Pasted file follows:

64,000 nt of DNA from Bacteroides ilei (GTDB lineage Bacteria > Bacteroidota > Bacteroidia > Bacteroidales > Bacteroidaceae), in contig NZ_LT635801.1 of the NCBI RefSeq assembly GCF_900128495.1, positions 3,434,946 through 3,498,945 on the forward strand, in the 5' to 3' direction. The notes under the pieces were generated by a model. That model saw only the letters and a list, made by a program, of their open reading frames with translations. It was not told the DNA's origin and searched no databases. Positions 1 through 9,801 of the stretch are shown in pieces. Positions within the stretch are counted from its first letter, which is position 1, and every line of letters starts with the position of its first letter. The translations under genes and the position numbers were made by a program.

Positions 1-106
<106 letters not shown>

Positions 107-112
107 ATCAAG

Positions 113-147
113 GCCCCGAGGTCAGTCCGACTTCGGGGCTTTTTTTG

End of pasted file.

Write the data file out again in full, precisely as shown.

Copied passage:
64,000 nt of DNA from Bacteroides ilei (GTDB lineage Bacteria > Bacteroidota > Bacteroidia > Bacteroidales > Bacteroidaceae), in contig NZ_LT635801.1 of the NCBI RefSeq assembly GCF_900128495.1, positions 3,434,946 through 3,498,945 on the forward strand, in the 5' to 3' direction. The notes under the pieces were generated by a model. That model saw only the letters and a list, made by a program, of their open reading frames with translations. It was not told the DNA's origin and searched no databases. Positions 1 through 9,801 of the stretch are shown in pieces. Positions within the stretch are counted from its first letter, which is position 1, and every line of letters starts with the position of its first letter. The translations under genes and the position numbers were made by a program.

Positions 1-106
<106 letters not shown>

Positions 107-112
107 ATCAAG

Positions 113-147
113 GCCCCGAGGTCAGTCCGACTTCGGGGCTTTTTTTG